sustainable development impacts of major oil spills

Oil Spillage

Abstract

The executive branches of Federal, state, and local governments are significantly involved in the implementation of the laws that regard the oil spills. There are some regulations fostered by some bodies like the Drinking water Act of 1974, the Clean Air act of 1963, and the clean water act of 1972. There are Florida state laws that govern oil spillage also. That means that the state may be involved in the regulation of oil spillage. The American citizens do not pay the damages caused by the oil spills but the polluter if he or she is liable. At times the polluter may not be liable, or in position to pay for the damages; thus, The Oil Spill Liability Trust Fund comes in to pay for the damage and restoration cost. Notably, The Oil Spill Liability Trust Fund gets in money from the eight-cent tax on the oil companies.

 

Oil spillage involves contaminating the water in the sear by the use of oil pour. The spillages may come from human errors or, at times, even accidents. Even though oil remains an essential source of energy, its disadvantages when it comes to oil spilling are countless. Some bodies are involved in cleanup and restoration after an oil spillage.  Whether Federal, State, or local governments, are all involved in the regulation of the oil spillage. The text below discusses more oil spillage.

The executive branches of the local, state and federal governments implement individual regulation concerning the oil spills. These executive branches have laws about different laws but to protect the spillages. Some of the regulations of the federal government have a foundation in the Clean Water Act (1972), the Safe Drinking Water Act (1974), the Clean Air Act (1963), and of course, the revision of the above Acts by constituent states. The roles of the state government regulation in drilling and production of Oil and Gas were legalized by the Interstate Oil and Gas Compact Commission (OIGCC), formulated in 1935 Wu et al., 2014).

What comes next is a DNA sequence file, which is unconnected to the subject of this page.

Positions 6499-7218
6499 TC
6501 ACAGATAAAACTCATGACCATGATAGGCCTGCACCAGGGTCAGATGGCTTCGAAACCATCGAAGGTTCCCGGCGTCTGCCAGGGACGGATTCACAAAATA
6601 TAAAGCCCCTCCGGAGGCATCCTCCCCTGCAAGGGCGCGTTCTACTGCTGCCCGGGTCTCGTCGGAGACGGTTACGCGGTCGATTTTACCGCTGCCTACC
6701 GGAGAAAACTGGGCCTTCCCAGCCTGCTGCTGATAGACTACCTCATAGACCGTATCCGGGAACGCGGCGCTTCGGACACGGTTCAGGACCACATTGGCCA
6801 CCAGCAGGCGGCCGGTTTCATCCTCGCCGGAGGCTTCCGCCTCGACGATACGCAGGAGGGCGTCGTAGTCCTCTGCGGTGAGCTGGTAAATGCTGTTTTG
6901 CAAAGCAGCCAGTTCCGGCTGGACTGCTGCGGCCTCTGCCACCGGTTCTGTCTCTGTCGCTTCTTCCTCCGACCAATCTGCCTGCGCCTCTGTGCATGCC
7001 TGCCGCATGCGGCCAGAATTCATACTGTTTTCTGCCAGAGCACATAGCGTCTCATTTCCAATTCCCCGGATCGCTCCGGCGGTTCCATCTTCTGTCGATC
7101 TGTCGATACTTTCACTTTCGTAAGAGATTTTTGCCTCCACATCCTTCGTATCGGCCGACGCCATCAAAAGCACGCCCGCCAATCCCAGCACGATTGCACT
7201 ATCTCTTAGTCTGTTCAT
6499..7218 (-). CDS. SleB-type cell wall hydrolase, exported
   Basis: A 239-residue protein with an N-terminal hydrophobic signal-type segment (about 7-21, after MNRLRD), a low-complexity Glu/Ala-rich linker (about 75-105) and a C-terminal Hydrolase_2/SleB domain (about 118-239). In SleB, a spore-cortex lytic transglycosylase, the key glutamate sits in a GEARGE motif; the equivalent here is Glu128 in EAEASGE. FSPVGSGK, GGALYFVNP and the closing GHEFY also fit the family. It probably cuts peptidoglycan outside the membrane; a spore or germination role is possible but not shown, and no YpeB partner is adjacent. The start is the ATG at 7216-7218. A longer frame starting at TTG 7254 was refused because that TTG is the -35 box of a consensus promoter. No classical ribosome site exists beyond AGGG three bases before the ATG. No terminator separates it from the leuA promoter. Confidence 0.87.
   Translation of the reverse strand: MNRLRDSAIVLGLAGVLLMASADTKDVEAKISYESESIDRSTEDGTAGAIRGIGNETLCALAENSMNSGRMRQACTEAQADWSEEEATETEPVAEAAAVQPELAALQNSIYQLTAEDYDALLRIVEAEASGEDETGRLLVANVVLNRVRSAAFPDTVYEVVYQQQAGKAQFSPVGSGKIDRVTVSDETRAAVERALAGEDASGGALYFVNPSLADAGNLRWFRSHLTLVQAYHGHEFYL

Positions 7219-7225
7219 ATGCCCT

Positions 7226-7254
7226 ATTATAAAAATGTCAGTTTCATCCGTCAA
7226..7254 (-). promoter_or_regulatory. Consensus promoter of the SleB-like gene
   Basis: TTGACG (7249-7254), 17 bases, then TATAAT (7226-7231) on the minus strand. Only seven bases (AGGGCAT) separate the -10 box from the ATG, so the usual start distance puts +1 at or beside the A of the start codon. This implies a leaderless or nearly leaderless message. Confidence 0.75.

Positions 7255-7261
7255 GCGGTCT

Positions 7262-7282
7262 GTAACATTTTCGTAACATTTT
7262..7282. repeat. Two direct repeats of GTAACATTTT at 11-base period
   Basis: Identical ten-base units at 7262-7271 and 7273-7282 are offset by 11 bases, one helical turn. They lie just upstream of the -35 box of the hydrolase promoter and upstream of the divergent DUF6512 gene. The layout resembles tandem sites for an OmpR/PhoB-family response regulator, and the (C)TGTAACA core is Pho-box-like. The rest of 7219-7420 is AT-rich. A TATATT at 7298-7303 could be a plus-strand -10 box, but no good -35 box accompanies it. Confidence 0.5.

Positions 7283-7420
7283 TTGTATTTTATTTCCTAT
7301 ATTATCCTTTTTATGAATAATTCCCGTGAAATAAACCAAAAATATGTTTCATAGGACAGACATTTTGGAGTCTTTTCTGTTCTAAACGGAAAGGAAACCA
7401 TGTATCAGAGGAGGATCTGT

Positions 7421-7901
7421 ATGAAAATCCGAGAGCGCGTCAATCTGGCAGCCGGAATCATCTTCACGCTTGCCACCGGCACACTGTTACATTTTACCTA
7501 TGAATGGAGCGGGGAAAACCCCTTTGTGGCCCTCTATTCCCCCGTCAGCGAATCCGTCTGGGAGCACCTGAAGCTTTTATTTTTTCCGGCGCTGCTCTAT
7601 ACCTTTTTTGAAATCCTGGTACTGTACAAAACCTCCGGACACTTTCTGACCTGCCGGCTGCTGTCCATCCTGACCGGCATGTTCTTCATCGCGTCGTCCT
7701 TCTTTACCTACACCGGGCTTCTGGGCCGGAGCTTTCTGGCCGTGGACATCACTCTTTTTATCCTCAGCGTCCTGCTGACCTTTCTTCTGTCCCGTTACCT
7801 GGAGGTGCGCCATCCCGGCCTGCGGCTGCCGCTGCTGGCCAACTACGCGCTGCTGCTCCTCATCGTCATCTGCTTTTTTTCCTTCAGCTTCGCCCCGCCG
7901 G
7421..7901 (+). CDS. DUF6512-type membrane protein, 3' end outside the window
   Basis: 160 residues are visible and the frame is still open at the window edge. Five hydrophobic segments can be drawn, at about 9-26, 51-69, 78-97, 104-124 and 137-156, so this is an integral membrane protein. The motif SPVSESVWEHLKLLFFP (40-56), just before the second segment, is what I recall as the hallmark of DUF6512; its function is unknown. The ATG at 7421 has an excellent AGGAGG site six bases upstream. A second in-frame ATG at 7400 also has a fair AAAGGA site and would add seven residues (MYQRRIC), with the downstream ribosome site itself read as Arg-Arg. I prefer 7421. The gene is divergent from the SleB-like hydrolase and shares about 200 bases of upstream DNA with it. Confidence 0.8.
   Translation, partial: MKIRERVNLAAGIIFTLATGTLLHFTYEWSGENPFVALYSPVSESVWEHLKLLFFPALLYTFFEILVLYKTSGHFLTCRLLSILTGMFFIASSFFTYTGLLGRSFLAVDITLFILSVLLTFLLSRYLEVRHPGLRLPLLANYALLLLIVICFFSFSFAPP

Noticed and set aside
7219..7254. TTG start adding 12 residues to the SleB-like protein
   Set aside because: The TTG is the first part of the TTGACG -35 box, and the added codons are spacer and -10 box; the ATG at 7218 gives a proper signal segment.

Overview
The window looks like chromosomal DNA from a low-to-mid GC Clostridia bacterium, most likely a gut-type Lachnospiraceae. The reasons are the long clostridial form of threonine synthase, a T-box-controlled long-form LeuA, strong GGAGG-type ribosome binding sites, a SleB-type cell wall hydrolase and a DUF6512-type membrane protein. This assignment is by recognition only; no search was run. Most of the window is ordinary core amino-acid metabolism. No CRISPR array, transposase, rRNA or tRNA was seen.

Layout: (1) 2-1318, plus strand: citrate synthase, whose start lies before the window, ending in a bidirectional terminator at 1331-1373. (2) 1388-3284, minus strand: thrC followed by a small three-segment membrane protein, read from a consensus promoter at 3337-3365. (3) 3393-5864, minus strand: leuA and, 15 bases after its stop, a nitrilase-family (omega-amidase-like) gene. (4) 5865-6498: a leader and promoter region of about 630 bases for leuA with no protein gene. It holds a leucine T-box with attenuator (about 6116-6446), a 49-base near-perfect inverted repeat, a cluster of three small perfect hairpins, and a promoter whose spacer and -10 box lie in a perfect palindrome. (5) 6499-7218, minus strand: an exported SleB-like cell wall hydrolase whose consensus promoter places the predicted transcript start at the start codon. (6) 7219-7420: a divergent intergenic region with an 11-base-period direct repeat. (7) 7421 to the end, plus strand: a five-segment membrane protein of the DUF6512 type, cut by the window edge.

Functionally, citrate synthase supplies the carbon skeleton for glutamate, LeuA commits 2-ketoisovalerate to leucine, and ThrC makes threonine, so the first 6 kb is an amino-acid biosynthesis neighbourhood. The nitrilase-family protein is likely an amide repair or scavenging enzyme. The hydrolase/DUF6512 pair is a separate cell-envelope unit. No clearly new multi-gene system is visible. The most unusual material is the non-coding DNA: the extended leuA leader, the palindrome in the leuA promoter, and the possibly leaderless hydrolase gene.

The Florida State law and regulations are made to try and prevent the spillages. For example, there is the Florida Pollutant Discharge Prevention and Control Act that openly deals with controlling and preventing oil spillages. Some of the agencies that foresee the implementations are the Florida Department of Environmental Protection (DEP), the Florida Emergency Response Commission, and the Florida Marine Patrol.

The State-specific reporting and cleanup requirements for petroleum is a body established by Florida. Also, Florida, as a state, abides by the rules stipulated by the Oil Pollution Act of 1990. The Clean Water Act and the Water Pollution Control Act are the basis unto which the containment of spills and cleanup measures are formulated. When the spiller does not take any action towards the spills done, the federal government takes the responsibility of removing the spill. The Clean Water Act stipulated to place of the National Oil and Hazardous Material Pollution Contingency Plan, thus the Federal involvement in the Cleanup strategies.

On the other hand, the state may be involved in the cleanup functions. The cleanup containment is stipulated by Chapter 376 under the Florida Statutes; “Pollutant Discharge Prevention and Removal. Thus, there are rules and regulations stipulated by both the state government and Federal government together with local government. These regulations are distinct in oil spillages.